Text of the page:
Must mean I'm just lazy, when the recipe calls for beef stock or broth, I use canned!

Good for a nice cold day! Thanks!

Merry Christmas!

Paz

sounds like the perfect thing to have after a week of solid overeating. cheers!

I have always been a big fan of the canned/boxed broth and have found them to be great time savers.
However, since I purchased a pressure cooker, I have been making my own chicken broth and vegetable stock at home, and it has made all the difference.
In a crunch, or if I'm out of homemade broth/stock in the freezer, the boxed/canned broths are fine.

Lydia--Thanks for explaining the difference between stock and broth! I've always used the terms interchangeably. Regarding banishing carnivorous contraband when vegetarians show up, I personally hold the view that if I accommodate their dietary choices by cooking vegetarian meals for them or going to vegetarian-friendly restaurants with them, they have no right to impugn mine. Any vegetarian friend who lectures me on eating meat [even if couched in their so-called jokes, the most clever of which is making animal sounds] will find him or herself off my dining list and relegated to the "let's catch a movie" list.

mmmmmmm...looks great! College Inn - the brand that has stoof the test of time! I have begun to get the Pacific (Organic) boxed kind.

MyKitchen, I agree -- don't use beef stock often, but when a must-do recipe calls for it, I use the canned broth. On the other hand, if I had the patience to work through Thomas Keller's recipe, I'd definitely want to use real stock that I made myself.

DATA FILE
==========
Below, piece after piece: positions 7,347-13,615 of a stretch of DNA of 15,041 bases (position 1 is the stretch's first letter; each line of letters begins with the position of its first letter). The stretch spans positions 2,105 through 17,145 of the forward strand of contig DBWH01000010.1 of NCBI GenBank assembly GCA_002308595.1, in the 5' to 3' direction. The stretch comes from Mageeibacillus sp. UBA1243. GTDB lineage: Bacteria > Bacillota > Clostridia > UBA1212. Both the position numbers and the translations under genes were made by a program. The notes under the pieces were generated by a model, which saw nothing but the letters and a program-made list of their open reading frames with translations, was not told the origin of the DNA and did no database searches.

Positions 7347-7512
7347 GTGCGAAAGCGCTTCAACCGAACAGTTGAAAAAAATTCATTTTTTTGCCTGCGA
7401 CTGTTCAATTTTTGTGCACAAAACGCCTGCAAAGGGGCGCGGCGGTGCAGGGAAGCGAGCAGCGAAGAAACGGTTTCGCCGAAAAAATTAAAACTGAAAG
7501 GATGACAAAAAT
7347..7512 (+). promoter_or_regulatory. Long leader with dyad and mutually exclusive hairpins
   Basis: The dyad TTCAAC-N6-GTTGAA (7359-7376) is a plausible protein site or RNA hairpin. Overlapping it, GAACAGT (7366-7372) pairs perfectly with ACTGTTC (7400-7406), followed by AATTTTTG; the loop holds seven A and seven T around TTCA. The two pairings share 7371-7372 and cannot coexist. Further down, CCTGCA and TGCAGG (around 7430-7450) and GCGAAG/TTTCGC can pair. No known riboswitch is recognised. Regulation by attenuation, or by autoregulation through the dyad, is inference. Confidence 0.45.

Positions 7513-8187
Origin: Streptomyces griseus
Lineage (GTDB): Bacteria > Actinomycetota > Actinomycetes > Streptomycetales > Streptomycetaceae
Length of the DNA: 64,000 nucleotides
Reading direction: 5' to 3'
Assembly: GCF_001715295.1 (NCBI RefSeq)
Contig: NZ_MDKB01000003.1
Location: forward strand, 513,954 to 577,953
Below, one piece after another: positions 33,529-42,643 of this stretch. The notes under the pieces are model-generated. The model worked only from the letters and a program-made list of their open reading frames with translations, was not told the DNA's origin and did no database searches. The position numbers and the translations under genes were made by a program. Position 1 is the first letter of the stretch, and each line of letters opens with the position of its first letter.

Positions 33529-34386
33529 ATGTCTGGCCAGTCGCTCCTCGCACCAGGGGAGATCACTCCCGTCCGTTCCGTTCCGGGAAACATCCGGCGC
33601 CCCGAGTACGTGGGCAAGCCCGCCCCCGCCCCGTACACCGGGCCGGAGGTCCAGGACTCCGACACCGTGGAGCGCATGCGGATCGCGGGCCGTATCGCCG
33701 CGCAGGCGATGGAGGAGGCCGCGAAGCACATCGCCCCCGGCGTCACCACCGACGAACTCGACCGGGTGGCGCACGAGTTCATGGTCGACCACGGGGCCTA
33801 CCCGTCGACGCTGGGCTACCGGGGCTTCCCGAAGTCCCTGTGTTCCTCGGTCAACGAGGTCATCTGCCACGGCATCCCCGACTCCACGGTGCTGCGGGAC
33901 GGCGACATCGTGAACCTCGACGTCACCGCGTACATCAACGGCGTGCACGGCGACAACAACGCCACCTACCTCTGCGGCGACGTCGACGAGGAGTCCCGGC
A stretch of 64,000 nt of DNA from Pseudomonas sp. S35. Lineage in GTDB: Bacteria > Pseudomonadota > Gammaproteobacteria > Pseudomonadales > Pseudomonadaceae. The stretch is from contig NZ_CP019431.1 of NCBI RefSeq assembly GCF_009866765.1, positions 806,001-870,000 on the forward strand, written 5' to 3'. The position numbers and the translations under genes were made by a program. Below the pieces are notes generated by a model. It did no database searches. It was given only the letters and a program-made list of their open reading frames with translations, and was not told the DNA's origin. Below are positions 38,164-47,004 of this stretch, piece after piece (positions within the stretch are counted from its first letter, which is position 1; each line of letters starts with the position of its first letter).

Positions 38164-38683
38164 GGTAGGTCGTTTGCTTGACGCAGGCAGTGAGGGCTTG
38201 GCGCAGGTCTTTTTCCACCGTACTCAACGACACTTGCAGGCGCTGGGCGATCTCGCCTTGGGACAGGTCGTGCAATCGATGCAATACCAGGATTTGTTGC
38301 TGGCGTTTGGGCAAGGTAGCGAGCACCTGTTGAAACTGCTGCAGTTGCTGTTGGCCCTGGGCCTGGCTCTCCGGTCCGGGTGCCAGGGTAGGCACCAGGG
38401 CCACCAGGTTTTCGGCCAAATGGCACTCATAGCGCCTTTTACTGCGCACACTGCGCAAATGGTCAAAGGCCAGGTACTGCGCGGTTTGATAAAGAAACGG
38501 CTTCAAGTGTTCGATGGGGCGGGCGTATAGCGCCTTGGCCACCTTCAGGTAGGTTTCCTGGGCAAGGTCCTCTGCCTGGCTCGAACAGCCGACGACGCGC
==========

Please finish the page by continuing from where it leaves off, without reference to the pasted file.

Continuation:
Paz, I love soup like this -- spicy and not heavy!

Lobstersquad, that's absolutely how I feel; I just crave something light after all the indulgence of the holidays.

Sharon, I've never made stock in a pressure cooker -- in fact, I don't own one -- but I hear it's a marvelous method for soup and beans. Must try it.

Terry, I hide the meat out of guilt (mine), not because my vegetarian family members expect it. And anyone who makes animal sounds at my table gets the heave-ho!

Chris, our local Trader Joe's carries the Pacific brand of stocks, as well as Kitchen Basics. I prefer College Inn or Swanson (both in the low-sodium variety) to either of the other brands. And I am kind of partial to my own homemade chicken stock. Now if only I could get into making beef stock, too.

Yum! This recipe looks fabulous, especially for cold days! I have such a difficult time finding stock in supermarkets (compared to broth) and this bothers me to no end. Broth is cloudy and when I make sauces it clouds them up. So I either have to clarify them or make do. I wish more companies didn't add salt. It's easy to find low sodium but not without it completely and if you reduce the broth the salt concentrates in flavor.

Ms. Glaze, I agree completely. The only beef stock I ever find in the market is Kitchen Basics (http://www.kitchenbasics.net); it's not salt-free, and I'm not crazy about the taste.

Question: I made a pot roast yesterday and the recipe called for making its gravy with the veggies and store bought broth. I saved the 4 cups of liquid that the roast had been marinating in and I'm sure that I can use it somehow....but I was confused why the recipe (from Cook's Illustrated) would not have used it for the gravy, and if I can use it as a broth?
Thanks!

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  • My name is Lydia Walshin. From my log house kitchen in rural northwest Rhode Island, I share recipes that use what we keep in our pantries, the usual and not-so-usual ingredients that spice up our lives.